Some beautiful lead(II) iodide crystals
| IUPAC name
| Other names
|Molar mass||461.01 g/mol|
|Appearance||Bright yellow solid|
|Density||6.16 g/cm3 (20 °C)|
|Melting point||402 °C (756 °F; 675 K)|
|Boiling point||953 °C (1,747 °F; 1,226 K)|
| 0.044 g/100 ml (0 °C)|
0.0756 g/100 ml (20 °C)
0.41 g/100 ml (100 °C)
|Solubility||Insoluble in alcohols, hydrochloric acid, hydrocarbons|
|Vapor pressure||~0 mmHg|
|Safety data sheet||Sigma-Aldrich|
Except where otherwise noted, data are given for materials in their standard state (at 25 °C [77 °F], 100 kPa).
Lead(II) iodide or lead iodide is a salt with the formula PbI2.
Lead(II) iodide is decomposed by light at moderately high temperatures.
In presence of air, lead iodide oxidizes to release free iodine.
- 2 PbI2 + O2 → 2 PbO + 2 I2
Lead(II) iodide is a bright yellow odorless crystalline solid, that becomes orange and red when heated. It is almost insoluble in water and insoluble in other solvents.
Lead iodide prepared from cold solutions of soluble lead and iodide salts usually consists of many small hexagonal platelets, giving the yellow precipitate a silky appearance. Larger crystals can be obtained by exploiting the fact that solubility of lead iodide in water (like those of lead chloride and lead bromide) increases dramatically with temperature. The compound is colorless when dissolved in hot water, but crystallizes on cooling as thin but visibly larger bright yellow flakes, that settle slowly through the liquid — a visual effect often described as "golden rain". Larger crystals can be obtained by autoclaving the PbI2 with water under pressure at 200 °C.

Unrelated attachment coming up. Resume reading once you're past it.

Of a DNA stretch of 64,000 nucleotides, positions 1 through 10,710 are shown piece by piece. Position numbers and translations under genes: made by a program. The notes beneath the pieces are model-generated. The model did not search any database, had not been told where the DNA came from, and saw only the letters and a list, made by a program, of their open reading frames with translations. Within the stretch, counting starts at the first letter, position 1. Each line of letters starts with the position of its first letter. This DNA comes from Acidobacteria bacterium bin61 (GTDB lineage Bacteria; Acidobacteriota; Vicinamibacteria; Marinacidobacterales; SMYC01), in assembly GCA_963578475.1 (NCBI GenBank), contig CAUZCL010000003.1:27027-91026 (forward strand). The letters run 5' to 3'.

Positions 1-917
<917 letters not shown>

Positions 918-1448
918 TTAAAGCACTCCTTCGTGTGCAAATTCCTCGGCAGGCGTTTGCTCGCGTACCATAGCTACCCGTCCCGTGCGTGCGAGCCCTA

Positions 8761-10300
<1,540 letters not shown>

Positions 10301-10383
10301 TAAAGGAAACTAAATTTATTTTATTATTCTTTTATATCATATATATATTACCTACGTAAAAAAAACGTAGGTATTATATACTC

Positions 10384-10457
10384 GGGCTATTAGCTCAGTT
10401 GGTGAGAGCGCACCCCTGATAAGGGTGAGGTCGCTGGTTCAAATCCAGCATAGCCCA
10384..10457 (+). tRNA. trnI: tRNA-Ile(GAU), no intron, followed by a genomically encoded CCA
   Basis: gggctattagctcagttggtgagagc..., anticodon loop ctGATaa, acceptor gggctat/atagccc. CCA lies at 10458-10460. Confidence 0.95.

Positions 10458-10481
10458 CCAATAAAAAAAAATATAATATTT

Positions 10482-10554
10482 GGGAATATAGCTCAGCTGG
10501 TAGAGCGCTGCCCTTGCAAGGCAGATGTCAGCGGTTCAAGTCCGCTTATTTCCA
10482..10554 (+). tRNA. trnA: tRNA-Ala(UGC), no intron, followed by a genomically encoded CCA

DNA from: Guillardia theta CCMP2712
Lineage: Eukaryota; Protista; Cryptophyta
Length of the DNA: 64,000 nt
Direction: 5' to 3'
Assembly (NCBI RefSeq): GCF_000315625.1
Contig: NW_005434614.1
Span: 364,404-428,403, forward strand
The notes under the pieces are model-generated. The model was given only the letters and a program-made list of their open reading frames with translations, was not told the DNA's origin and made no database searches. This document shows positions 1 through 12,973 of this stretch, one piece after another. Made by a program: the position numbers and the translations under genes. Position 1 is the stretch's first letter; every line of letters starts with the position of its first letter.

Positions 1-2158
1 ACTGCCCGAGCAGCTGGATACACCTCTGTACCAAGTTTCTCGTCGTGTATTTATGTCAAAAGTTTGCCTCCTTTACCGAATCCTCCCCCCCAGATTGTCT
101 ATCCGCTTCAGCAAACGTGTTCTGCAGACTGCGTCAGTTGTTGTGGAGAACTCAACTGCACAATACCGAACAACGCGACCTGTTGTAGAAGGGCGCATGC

Even larger crystals can be obtained by slowing down the common reaction. A simple setup is to submerge two beakers containing the concentrated reactants in a larger container of water, taking care to avoid currents. As the two substances diffuse through the water and meet, they slowly react and deposit the iodide in the space between the beakers.
Lead(II) iodide is sold by chemical suppliers.
- Pb(CH3COO)2 + 2 KI → PbI2 + 2 KCH3COO
- Pb(NO3)2 + 2 KI → PbI2 + 2 KNO3
This reaction is commonly used in demonstrations to show the precipitation reaction, since both precursors are colorless, while lead iodide is colored. The process is sometimes called "golden rain".
- Golden rain experiment
- Make iodine yellow
- Compound collecting
Lead(II) iodide is very toxic to human health. Ingestion will cause many acute and chronic consequences characteristic of lead poisoning. Lead(II) iodide has been found to be a carcinogen in animals suggesting the same may hold true in humans. It is an inhalation hazard, appropriate respirator should be used when handling powders of lead iodide.
In closed bottles or ampoules.
Should be taken to hazardous waste disposal centers.